Austin forces taxpayers to help subsidize abortion, in violation of Texas law

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Mayor Pro Tem Delia Garza said she doesn't care of Austin is violating state law (Photo by John Anderson)

Martin Mawyer

The Texas city of Austin, which is famous for its groundbreaking pro-homosexual policies, can now claim to be the “first in the nation” on another liberal activist issue: abortion.

The city council voted last Tuesday to give away $150,000 of its 2020 taxpayer budget to cover the transportation, lodging and child care for women seeking abortion.

A lawsuit was immediately filed the next day by former councilmember Don Zimmerman, who argued that the city is violating state law which makes it illegal to force tax payers to subsidize abortions.

“The basic idea here is to force tax payer to subsidies abortions. It’s not only terrible policy, it’s actually illegal,” Zimmerman told FOX7.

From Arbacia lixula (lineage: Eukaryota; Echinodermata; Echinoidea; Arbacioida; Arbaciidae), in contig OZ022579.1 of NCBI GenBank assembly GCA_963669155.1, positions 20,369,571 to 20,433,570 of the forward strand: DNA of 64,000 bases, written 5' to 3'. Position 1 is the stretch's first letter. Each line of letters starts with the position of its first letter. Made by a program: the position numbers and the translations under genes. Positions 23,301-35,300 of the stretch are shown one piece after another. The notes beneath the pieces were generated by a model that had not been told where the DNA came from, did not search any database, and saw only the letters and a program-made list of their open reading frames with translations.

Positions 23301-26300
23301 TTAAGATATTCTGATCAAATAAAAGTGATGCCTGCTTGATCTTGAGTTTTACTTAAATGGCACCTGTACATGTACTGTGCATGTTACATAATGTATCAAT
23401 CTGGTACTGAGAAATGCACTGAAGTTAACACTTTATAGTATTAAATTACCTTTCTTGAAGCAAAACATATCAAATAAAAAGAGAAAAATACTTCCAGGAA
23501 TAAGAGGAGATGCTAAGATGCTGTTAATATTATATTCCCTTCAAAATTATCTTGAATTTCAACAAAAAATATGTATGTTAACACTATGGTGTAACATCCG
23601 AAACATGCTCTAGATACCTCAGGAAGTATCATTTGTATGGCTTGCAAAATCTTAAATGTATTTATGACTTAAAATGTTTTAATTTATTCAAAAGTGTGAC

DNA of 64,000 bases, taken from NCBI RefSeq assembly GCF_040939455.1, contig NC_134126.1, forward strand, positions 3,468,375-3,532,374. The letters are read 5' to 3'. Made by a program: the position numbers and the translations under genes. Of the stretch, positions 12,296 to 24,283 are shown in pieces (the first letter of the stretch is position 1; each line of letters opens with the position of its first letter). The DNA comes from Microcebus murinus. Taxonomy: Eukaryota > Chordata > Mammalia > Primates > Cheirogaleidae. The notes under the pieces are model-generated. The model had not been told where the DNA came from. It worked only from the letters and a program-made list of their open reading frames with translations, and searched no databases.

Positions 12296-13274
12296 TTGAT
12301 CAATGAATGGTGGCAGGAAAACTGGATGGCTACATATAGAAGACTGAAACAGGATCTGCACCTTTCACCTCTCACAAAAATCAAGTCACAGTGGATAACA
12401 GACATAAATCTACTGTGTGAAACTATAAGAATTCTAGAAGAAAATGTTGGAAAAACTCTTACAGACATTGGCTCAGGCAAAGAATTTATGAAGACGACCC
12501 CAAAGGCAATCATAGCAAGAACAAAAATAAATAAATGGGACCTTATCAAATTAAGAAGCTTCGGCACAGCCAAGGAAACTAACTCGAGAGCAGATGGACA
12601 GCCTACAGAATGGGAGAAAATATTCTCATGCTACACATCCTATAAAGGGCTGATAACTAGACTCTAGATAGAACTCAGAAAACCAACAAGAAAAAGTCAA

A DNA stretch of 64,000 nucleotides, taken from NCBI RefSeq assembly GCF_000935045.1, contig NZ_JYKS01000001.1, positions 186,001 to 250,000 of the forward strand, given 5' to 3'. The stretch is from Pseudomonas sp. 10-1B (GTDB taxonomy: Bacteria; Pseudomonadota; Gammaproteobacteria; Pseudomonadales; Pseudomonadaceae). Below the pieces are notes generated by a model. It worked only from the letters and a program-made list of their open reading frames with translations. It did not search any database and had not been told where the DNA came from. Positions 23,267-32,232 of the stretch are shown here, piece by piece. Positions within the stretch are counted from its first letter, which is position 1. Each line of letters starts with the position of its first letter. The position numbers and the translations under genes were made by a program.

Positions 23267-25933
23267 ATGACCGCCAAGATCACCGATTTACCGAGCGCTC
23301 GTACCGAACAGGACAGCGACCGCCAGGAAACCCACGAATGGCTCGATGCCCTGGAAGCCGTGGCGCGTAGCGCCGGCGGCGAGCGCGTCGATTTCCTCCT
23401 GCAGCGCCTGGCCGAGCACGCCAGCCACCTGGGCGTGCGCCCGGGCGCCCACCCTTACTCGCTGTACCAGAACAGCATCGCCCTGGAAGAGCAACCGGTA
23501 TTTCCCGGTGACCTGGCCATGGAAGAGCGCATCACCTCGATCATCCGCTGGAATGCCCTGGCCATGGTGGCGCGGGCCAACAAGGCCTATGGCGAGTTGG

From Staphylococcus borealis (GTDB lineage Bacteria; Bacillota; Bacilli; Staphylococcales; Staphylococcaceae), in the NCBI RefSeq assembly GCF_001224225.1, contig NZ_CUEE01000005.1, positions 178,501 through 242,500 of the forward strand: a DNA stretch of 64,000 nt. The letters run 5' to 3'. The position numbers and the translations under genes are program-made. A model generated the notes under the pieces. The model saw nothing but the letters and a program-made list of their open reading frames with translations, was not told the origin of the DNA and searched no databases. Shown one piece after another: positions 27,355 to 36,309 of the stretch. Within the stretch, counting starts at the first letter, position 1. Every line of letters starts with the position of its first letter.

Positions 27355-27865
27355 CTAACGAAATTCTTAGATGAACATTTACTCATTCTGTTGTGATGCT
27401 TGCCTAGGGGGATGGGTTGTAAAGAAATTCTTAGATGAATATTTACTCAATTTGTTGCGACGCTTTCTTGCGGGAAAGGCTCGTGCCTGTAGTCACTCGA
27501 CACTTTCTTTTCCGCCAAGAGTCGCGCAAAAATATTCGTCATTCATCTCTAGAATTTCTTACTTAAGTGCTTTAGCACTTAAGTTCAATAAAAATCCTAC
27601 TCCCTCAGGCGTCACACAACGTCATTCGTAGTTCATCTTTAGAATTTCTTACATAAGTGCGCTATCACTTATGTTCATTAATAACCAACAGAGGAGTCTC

Earlier this year, Texas passed Senate Bill 22 barring cities from funding abortion providers. 

Though the city of Austin isn’t directly paying for the abortion procedure, some think the spirit of the law is being violated.

John Seago, legislative director for the pro-life group Texas Right to Life, told CNN, “The spirit of the law is that we’re not going to spend taxpayer dollars to support the abortion industry.” 

Republican state Sen. Donna Campbell, who authored SB 22 that prohibits the state from funding abortion providers, agreed.

“It defiantly violates the spirit of Senate Bill 22, if not an outright violations against the law,” Campbell said in a statement.

Texas Representative Briscoe Cain is so angry at the city that he wants to bring Austin under state control.

Cain wrote on Twitter that it was “past time” that the Texas legislature “abolish the City of Austin and make it a capital district like that of D.C.”

The amendment allowing Austin to transport women to abortion clinics was authored by Mayor Pro Tem Delia Garza, who admitted that she is probably defying state law.

“I don’t make decisions based on what the legislature wants, I make decisions based on what our community needs,” Garza told the Texas Tribune.

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